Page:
Have you got news for them?

Are you kidding . . . of course you have!

Every business has something interesting lurking in their armoury which could drum up extra trade – the art is pinpointing precisely what it is, and then working out how best to broadcast it to the wider world!

There’s no denying that the explosion of social media has dramatically changed how we unleash an eye-catching news headline.

Digital media has made it much easier for anyone to splash a headline. But the sheer weight of information out there on the superhighway means it’s also more important than ever to do it ‘right’ if you want to be noticed.

Technology may be moving on apace, but the way in which words are manipulated, or ‘spun’ to gain our interest, has barely altered for generations.

Twitter has only reminded us of one of the most important journalistic lessons – that information is always at its most powerful in short, sharp doses.

So if you can’t sum up your headline message in 140 characters, then you might want to consider whether you are making it too complicated.

A team of market researchers (clearly with too much time on their hands!) produced a document a few months back which reckons the average reader only soaks up 28 words of a story.

If that’s true, though, you wouldn’t still be reading . . . would you?

Publicity is actually a complex science. It’s about hitting people with the right message at the right time, in the right place – and that magic formula varies from one business to the next.

Shouting about your latest company expansion, extolling the virtues of a new product, or presenting new members of staff to the world is all meat and drink PR fodder which will raise your profile.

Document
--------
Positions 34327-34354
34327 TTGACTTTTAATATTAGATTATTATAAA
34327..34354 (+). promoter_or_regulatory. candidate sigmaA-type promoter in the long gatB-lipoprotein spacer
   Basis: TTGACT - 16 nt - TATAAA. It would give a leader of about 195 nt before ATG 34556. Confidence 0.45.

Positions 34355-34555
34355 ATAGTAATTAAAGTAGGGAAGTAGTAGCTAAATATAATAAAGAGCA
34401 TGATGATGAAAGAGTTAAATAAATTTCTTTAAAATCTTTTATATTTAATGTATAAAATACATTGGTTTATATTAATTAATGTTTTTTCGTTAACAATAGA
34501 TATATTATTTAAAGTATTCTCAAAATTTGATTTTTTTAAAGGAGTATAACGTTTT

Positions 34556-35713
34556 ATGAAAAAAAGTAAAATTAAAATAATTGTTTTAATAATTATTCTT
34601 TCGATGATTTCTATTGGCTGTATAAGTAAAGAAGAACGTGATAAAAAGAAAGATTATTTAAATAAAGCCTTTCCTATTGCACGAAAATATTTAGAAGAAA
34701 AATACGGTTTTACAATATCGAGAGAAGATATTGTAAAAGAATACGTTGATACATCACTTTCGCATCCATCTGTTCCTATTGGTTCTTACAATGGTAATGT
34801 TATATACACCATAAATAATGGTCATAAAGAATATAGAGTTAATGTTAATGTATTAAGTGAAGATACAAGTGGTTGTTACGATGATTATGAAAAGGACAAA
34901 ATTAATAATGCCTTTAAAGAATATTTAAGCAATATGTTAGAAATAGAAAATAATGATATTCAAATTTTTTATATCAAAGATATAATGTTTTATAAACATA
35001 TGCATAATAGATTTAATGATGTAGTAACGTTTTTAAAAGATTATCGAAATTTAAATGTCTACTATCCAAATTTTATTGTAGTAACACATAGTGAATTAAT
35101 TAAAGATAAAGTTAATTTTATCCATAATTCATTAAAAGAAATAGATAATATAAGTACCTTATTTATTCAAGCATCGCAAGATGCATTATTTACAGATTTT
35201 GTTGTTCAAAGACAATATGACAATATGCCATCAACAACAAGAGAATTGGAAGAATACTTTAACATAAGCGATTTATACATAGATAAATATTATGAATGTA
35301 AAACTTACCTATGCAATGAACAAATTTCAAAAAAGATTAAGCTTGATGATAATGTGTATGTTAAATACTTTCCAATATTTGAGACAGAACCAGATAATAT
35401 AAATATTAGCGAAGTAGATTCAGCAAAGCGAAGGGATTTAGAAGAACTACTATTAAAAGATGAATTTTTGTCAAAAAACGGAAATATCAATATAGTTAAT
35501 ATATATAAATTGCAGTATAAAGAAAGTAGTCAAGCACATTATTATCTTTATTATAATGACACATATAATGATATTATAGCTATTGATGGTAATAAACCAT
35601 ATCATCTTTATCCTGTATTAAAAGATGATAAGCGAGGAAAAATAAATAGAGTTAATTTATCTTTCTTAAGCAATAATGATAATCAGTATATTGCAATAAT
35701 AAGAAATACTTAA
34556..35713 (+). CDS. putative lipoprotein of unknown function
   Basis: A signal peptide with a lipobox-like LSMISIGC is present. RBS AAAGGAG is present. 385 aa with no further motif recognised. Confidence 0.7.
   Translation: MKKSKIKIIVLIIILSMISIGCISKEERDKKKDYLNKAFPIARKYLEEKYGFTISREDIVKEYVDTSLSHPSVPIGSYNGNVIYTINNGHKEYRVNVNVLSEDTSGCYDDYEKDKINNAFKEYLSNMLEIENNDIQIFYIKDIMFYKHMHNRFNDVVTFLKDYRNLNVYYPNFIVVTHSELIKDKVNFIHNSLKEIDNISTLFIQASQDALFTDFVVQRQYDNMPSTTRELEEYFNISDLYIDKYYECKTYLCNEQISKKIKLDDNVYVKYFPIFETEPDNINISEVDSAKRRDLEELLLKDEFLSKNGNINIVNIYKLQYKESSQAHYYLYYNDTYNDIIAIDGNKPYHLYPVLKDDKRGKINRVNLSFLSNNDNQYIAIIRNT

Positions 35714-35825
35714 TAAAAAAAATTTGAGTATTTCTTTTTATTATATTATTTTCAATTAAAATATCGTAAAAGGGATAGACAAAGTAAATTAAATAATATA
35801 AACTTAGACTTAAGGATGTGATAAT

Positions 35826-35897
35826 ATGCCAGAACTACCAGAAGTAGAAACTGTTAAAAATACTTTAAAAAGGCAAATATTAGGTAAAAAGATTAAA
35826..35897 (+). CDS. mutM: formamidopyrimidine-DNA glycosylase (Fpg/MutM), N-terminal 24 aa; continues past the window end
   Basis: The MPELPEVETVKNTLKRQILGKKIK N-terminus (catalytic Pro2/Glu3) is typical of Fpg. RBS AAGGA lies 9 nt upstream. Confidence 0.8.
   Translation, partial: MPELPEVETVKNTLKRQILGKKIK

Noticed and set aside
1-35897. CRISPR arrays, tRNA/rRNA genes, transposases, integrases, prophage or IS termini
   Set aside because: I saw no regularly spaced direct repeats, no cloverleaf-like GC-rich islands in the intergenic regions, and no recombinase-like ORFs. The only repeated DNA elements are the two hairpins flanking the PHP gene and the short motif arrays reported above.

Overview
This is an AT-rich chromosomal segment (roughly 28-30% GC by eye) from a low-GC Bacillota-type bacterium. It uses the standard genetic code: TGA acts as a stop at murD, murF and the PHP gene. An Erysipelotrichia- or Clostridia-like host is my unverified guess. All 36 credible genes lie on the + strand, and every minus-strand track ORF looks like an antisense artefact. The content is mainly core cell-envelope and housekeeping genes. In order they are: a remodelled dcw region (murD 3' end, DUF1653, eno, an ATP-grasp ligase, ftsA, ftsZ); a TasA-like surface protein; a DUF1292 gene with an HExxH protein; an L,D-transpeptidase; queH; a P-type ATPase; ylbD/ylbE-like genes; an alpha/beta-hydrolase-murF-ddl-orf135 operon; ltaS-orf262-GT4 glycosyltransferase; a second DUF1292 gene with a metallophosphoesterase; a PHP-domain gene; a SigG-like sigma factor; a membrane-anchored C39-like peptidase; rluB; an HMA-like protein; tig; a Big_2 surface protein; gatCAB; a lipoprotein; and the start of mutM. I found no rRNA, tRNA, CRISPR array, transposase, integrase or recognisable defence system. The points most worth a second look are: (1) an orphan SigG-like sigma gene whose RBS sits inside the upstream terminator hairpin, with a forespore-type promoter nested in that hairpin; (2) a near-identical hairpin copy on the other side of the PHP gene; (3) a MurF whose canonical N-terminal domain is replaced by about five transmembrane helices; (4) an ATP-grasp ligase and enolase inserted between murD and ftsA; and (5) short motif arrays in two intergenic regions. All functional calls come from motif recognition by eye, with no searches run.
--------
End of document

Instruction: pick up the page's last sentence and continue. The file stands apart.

But that’s not the only way you should be harnessing the power of the media.

Sometimes, you have to prove a need for your product or service, and persuade potential clients that it’s something they can’t afford to be without.

It’s like creating a club, and making a compelling argument for why people need to be in it.

Every piece of information you put out there needs to meet what I call ‘The W formula’:

  • Who is it about?
  • What are you trying to say?
  • Where are you coming from?
  • When is your message most relevant
  • …and most importantly, Why is it important?

Does your current marketing and PR strategy answer all of these questions? If not, how can you prove you are relevant to your clients.

So, have you got news for them now?

Carl Jones is editor of Shropshire Business Today magazine, and a presenter on Big Centre TV, and BBC Shropshire. carljonespr@gmail.com

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